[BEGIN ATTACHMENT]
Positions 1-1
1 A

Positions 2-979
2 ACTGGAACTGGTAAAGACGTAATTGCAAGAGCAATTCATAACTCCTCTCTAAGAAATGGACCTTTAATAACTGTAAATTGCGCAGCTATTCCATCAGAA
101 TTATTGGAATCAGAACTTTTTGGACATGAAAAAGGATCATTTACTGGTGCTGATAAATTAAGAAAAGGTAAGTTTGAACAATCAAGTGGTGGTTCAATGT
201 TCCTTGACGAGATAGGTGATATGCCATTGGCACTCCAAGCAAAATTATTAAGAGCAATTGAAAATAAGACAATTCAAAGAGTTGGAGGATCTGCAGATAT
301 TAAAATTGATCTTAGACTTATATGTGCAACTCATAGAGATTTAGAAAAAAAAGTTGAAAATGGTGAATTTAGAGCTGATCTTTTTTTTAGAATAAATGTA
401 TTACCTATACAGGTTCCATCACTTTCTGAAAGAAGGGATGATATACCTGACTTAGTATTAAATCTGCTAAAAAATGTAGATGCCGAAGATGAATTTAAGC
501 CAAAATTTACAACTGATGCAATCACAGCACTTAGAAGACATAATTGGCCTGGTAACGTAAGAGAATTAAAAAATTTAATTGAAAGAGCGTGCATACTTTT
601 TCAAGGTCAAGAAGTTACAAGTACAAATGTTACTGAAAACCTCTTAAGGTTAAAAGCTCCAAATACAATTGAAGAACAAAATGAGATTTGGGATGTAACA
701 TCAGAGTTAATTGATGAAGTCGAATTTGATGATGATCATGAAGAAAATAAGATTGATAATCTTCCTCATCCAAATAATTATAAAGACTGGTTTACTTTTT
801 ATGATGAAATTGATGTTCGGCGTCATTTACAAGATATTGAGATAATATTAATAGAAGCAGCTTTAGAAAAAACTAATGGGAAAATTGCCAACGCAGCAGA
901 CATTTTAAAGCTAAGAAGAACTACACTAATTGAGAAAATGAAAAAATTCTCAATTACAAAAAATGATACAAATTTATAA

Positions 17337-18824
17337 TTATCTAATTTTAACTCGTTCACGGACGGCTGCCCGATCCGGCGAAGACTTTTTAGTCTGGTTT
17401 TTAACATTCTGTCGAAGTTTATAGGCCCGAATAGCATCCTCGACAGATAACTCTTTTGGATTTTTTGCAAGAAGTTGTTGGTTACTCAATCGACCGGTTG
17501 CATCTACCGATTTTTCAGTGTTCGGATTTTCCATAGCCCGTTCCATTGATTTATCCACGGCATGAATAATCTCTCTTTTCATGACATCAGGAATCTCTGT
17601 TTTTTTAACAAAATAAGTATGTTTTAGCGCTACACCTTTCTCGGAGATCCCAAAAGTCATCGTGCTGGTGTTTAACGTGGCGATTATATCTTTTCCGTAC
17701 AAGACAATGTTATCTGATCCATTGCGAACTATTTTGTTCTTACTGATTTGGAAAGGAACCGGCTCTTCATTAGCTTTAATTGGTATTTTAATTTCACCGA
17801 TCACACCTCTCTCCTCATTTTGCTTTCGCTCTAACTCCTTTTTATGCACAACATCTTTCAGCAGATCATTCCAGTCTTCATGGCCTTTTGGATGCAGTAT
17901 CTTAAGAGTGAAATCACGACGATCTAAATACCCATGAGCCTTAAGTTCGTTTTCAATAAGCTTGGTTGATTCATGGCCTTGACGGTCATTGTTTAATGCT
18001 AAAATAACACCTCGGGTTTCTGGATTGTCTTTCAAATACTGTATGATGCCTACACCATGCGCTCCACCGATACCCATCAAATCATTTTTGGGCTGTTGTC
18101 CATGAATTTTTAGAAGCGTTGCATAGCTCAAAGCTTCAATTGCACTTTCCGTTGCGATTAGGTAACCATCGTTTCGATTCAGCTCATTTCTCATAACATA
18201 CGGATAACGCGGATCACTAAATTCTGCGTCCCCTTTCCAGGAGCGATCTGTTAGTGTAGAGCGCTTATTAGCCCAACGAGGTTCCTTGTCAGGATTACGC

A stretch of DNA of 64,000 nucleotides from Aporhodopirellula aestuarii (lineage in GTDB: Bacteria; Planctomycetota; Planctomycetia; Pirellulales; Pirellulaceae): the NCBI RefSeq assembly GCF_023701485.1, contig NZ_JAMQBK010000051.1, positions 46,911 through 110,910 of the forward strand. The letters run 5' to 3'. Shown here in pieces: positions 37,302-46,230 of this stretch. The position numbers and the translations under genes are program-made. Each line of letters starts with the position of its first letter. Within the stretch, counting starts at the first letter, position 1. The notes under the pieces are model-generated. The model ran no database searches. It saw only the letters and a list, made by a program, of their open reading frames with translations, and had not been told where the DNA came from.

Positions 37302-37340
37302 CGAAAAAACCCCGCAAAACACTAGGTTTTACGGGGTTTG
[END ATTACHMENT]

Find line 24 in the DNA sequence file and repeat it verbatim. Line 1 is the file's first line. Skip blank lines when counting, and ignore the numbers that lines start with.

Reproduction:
18201 CGGATAACGCGGATCACTAAATTCTGCGTCCCCTTTCCAGGAGCGATCTGTTAGTGTAGAGCGCTTATTAGCCCAACGAGGTTCCTTGTCAGGATTACGC